Helping our youth live healthier
A recent 2019 study, reported in the Journal of Abnormal Psychology, reviewed a national survey of over 600,000 Americans. Their findings were concerning. The rate of major depression increased by 52% from 2005 to 2017 in teenagers and 63% from 2009 to 2013 for young adults. Serious psychological distress among young adults increased 71% from 2008 to 2017.
They also found that these increases were particularly high for those born in the early 1980’s (Millennials) and in the late 1990’s. They found a generational association with increases in depression, distress, and suicidal thoughts.
These findings are concerning because individuals who experience a major depressive episode early in their lives are far more likely to experience depressive episodes later in life.
The findings are worth paying attention to.
But what does it mean? How do we understand the underlying causes of these dramatic increases? What is causing misery among some adolescents and young adults? What are the factors driving this suffering?
Likely, there are many factors. The authors of this study, psychologist Jean Twenge and her colleagues, wonder if increased screen and digital use may be a factor, since that has been associated with higher rates of depression. They consider that the increased incidence of insomnia may contribute to a greater likelihood of developing depression.
I gravitate toward Johann Hari’s theories, described in his book “Lost Connections,” for a deeper understanding of what may contribute to these statistics. He suggests that increases in depression and distress come from a modern life that is disconnected—from meaningful work, from other people, from a sense of belonging, from our values, from nature, and from a secure future.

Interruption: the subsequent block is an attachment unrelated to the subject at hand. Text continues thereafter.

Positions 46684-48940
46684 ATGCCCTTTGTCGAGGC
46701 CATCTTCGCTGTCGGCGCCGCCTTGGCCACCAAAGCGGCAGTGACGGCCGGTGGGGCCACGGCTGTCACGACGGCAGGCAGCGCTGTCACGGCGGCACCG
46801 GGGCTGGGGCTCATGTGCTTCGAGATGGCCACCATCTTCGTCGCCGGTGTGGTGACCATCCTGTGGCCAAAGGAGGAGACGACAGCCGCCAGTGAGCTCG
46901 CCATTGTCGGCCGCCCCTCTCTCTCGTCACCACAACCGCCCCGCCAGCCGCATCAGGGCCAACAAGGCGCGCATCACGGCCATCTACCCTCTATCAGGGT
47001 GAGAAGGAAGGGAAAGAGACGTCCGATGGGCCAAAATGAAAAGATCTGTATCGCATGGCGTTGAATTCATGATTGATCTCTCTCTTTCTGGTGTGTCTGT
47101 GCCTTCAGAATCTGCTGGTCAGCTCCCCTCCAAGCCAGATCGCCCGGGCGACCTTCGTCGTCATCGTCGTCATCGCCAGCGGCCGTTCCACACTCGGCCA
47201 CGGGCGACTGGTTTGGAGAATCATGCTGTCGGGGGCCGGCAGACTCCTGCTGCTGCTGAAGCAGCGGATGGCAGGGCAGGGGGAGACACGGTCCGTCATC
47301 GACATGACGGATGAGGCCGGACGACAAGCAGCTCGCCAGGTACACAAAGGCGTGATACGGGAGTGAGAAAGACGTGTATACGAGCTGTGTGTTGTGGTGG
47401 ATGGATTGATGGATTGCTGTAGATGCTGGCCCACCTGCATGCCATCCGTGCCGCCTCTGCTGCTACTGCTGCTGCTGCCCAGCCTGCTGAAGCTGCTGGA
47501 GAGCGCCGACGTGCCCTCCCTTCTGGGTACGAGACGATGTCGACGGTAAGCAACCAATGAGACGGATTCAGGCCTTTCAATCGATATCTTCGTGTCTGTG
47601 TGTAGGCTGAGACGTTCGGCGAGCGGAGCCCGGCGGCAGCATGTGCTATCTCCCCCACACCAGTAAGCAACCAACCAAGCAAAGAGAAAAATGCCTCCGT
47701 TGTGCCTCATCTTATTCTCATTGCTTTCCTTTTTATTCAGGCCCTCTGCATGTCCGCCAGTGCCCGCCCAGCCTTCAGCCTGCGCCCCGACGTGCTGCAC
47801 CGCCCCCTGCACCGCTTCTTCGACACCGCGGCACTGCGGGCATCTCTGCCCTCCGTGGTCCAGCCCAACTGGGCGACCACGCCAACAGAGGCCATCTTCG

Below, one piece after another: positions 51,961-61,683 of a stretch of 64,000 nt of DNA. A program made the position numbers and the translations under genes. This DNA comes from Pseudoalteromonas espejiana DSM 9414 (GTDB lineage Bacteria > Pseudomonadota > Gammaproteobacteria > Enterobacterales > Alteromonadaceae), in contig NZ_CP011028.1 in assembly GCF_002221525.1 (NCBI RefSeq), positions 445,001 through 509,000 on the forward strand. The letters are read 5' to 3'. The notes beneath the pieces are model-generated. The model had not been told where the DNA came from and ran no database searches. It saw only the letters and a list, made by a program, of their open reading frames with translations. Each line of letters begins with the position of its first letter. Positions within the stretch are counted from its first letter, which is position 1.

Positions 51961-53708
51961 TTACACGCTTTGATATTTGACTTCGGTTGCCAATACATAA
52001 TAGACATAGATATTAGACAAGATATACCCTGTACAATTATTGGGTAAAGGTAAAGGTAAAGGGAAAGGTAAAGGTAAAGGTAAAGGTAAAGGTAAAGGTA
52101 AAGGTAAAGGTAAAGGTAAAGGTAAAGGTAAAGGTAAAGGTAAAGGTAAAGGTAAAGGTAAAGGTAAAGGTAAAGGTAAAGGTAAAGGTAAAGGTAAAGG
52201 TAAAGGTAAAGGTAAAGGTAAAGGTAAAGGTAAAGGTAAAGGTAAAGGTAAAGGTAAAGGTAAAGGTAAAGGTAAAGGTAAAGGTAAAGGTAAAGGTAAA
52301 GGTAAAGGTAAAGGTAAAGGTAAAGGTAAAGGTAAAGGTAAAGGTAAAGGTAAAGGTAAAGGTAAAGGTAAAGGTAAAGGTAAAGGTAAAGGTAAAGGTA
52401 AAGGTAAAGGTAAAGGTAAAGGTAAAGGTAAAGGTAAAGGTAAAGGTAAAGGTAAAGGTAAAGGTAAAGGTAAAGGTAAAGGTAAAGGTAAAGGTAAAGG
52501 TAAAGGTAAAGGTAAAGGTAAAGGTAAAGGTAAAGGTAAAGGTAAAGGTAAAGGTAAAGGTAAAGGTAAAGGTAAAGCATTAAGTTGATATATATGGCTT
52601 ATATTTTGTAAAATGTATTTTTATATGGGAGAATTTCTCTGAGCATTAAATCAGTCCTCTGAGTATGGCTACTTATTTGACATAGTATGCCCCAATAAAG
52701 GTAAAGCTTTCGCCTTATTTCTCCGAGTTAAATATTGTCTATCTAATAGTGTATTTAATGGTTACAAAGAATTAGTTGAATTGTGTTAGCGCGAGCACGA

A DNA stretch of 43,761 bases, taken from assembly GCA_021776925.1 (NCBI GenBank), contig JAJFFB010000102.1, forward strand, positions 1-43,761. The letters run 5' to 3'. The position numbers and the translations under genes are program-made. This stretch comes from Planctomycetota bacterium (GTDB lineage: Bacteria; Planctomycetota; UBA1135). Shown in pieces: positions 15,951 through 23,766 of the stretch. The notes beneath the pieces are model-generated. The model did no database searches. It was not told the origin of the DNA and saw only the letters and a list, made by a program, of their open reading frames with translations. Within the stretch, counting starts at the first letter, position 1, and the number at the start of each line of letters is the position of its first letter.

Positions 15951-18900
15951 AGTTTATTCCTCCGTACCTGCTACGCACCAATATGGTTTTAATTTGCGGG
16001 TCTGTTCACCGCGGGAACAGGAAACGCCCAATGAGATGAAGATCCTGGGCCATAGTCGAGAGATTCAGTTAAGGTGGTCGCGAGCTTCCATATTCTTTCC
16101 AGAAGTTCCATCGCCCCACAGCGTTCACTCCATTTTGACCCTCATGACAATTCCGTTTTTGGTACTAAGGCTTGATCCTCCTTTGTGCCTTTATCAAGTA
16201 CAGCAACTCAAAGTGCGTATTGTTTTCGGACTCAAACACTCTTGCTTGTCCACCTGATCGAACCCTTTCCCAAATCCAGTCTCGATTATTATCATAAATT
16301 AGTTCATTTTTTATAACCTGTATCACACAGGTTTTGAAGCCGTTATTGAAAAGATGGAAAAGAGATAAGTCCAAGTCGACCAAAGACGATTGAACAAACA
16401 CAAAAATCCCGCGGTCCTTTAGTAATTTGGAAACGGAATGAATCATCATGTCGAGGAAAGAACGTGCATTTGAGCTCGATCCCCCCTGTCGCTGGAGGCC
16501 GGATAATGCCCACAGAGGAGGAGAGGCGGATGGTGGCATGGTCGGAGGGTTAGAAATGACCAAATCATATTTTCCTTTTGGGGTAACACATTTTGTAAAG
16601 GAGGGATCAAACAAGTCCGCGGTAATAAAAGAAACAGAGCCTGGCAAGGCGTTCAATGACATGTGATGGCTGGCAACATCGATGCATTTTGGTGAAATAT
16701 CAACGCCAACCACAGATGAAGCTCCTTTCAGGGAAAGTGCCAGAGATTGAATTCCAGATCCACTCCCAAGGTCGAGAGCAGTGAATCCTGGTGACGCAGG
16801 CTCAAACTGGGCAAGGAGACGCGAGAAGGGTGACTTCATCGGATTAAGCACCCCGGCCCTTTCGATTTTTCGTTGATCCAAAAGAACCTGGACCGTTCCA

So what might we do to help our youth find greater happiness and wellbeing?
Seek greater balance at home and at work. Don’t buy into the crazy busy lives we’ve forged. This requires discipline, strong intention, and follow through. Make time to smell the roses, walk on the beach, and listen to the rain on the roof. Make sure that your children have time to learn how to amuse themselves, without depending on a structured activity or a video game. Leave enough time for adequate sleep for both you and your family.
Spend quality time with your loved ones. Most of us want and need undivided attention from the people we love. That means being 100% present, in the moment, listening and connecting with your family and friends. A good time for this is at family meals, which are associated with better outcomes for teenagers.
Forge a sense of community and belonging. Create opportunities for your family to volunteer in your community—helping less fortunate neighbors. Our family made a tradition of delivering Thanksgiving dinners to the elderly when our kids were little. There is much to do to make a better world. Engage your children at a young age in important, affirming, and community-building volunteer activities.
Ultimately, we don’t know for sure what will help our children grow into healthy adults. There is much we have no control over. But we do have control over what we do, the choices we make, and the priorities that we set.